71. D. Minardi, D.J. Studholme, T. Pretto, M. van der Giezen and B. Oidtmann (2018) New genotyping method for the causative agent of crayfish plague (Aphanomyces astaci) based on whole genome data. J. Invertebr. Pathol. 156, 6-13.
70. A. Vanhatalo, J.R. Blackwell, J. L'Heureux, D.W. Willians, A. Smith, M. van der Giezen, P.G. Winyard, J. Kelly and A.M. Jones (2018) Nitrate-responsive oral microbiome modulates nitric oxide homeostasis and blood pressure in humans. Free Radic. Biol. Med.124, 21-30.
69. C.R. Stensvold and M. van der Giezen (2018) Associations between gut microbiota and common luminal intestinal parasites. Trends in Parasitol. 34, 369-377.
68. C. Holt, R. Foster, C.L. Daniels, M. van der Giezen, S.W. Feist, G.D. Stentiford and D. Bass (2018) Halioticida noduliformans infection in eggs of lobster (Homarus gammarus) reveals its generalist parasitic strategy in marine invertebrates. J. Invertebr. Pathol. 154, 109-116.
67. E. Herman, M.A. Siegesmund, M.J. Bottery, R. van Aerle, M.M. Shather, E. Caler, J.B. Dacks and M. van der Giezen (2017) Membrane trafficking modulation during Entamoeba encystation. Sci. Rep. 7: 12854.
66. E. Gentekaki, B.A. Curtis, C.W. Stairs, V. Klime?, M. Eliá?, D.E. Salas-Leiva, E.K. Herman, L. Eme, M.C. Arias, B. Henrissat, F. Hilliou, M.J. Klute, H. Suga, S.-B. Malik, A.W. Pightling, M. Kolisko, R.A. Rachubinski, A. Schlacht, D.M. Soanes, A.D. Tsaousis, J.M. Archibald, S.G. Ball, J.B. Dacks, C.G. Clark, M. van der Giezen and A.J. Roger (2017) Extreme genome diversity in the hyper-prevalent parasitic eukaryote Blastocystis.PLoS Biology 15(9): e2003769.
65. R. van Aerle and M. van der Giezen (2017) Next-generation sequencing, bioinformatics, and infectious diseases. In: Genetics and evolution of infectious diseases. 2nd Ed. (Tibayrenc, M., Ed.), Elsevier, Amsterdam, 405-420.
64. K. Vashisht, S. Verma, S. Gupta, A. Lynn, R. Dixit, N. Mishra, N. Valecha, K.A. Hamblin, R. Maytum, K.C. Pandey and M. van der Giezen (2017) Engineering nucleotide specificity of succinyl-CoA synthetase in Blastocystis: The emerging role of gatekeeper residues. Biochemistry, 56, 534-542.
63. M. van der Giezen (2016) Evolution: Organelles caught in the act. Curr. Biol., 26, R913-R915.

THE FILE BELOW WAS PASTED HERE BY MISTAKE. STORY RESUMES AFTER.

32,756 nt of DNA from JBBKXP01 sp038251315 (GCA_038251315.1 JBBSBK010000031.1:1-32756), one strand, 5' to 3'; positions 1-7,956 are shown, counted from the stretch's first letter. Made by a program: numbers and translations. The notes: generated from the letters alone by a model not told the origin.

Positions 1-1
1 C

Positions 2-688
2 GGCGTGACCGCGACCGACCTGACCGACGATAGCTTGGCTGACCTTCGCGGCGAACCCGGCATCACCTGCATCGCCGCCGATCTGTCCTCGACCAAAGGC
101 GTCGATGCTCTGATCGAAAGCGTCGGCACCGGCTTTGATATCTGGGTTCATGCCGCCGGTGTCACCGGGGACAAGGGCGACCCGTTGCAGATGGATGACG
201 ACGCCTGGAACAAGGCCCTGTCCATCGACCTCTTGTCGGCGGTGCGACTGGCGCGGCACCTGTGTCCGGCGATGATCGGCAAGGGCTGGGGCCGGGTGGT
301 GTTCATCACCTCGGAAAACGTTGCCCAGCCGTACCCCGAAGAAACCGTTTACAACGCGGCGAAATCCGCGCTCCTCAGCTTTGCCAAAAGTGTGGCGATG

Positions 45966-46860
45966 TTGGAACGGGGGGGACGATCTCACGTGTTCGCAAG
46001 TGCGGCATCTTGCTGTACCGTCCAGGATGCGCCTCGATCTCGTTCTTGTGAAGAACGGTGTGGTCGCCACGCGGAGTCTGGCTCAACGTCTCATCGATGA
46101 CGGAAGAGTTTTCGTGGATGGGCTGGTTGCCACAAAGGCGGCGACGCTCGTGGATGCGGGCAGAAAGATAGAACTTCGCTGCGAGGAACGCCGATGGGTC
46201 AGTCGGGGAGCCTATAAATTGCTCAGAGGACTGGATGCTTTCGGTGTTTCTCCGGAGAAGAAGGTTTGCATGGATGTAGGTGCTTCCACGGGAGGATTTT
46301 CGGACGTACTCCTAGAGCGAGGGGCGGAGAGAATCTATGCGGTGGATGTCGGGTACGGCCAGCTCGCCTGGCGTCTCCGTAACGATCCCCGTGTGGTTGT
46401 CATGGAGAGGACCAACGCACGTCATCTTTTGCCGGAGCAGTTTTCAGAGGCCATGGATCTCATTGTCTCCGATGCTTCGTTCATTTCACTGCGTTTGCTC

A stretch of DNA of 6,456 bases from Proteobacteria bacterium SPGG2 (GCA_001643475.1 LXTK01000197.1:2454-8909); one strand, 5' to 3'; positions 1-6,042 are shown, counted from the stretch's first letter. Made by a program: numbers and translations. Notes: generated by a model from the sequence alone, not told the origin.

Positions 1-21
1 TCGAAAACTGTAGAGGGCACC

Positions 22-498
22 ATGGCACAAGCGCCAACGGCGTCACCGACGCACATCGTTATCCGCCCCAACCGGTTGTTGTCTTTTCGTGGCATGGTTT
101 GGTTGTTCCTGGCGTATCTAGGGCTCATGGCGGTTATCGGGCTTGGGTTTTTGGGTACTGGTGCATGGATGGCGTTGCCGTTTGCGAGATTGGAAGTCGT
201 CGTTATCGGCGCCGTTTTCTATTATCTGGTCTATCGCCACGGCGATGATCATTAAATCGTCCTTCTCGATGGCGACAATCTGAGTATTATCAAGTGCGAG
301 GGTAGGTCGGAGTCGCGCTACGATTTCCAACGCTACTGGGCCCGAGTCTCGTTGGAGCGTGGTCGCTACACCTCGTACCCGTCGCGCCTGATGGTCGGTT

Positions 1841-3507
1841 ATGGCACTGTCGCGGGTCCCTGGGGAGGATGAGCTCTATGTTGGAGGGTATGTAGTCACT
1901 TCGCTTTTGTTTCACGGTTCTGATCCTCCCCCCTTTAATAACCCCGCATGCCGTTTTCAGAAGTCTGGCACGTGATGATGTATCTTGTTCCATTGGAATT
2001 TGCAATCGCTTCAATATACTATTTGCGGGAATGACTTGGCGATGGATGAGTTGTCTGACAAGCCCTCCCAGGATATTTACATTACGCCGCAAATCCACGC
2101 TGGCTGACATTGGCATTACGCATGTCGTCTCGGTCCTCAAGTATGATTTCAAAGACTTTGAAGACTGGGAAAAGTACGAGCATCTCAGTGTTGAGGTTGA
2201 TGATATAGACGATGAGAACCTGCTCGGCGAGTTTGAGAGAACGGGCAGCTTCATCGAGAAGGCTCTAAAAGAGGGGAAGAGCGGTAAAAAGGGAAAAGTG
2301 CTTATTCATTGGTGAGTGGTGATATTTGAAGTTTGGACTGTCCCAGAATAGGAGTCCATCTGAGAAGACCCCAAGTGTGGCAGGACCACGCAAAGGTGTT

62. M. van der Giezen (2015) Nature's magic algebra; or, how one plus one still equaled one. BioScience, 65, 832.
Work in the lab falls under the following broad headers. The distinction in the lab is not necessarily that clear as some projects fall under multiple headers.
Parasites are still affecting many people on our planet, mainly in developing nations. We are studying, mainly at fundamental level, how parasites function at a molecular level. Several PhD project focus at understanding the intestinal parasite Entamoeba which is the third most common death caused by parasites. With Professor Peter Winlove and Dr Peter Petrov (both Physics) we aim to understand biophysical events at the membranes of this important parasite. This work follows on our comparative transcriptomics work to understand encystation in Entamoeba (Scientific Reports (2017) 7, 12854). It is not only humans that are affected by parasites as animals are affected too. In the case of livestock, this affects humans due to their effect on food security. One of our projects focuses at understanding drug action in the liver fluke Fasciola hepatica. Together with Centre for Environment, Fisheries and Aquaculture Sciences (Cefas) we sequenced genomes from several genomes of Aphanomyces species, causative agents of two notifiable diseases affecting fisheries and aquaculture. Our genome work has resulted in better diagnostics for crayfish plague, an infectious disease that is wiping out European crayfish (Journal of Invertebrate Pathology (2018) 156, 6-13) Other aquaculture work with Cefas is a recently funded BBSRC/NERC project to understand drug targets in the parasite that causes white spot disease and a major problem in the salmonid industry.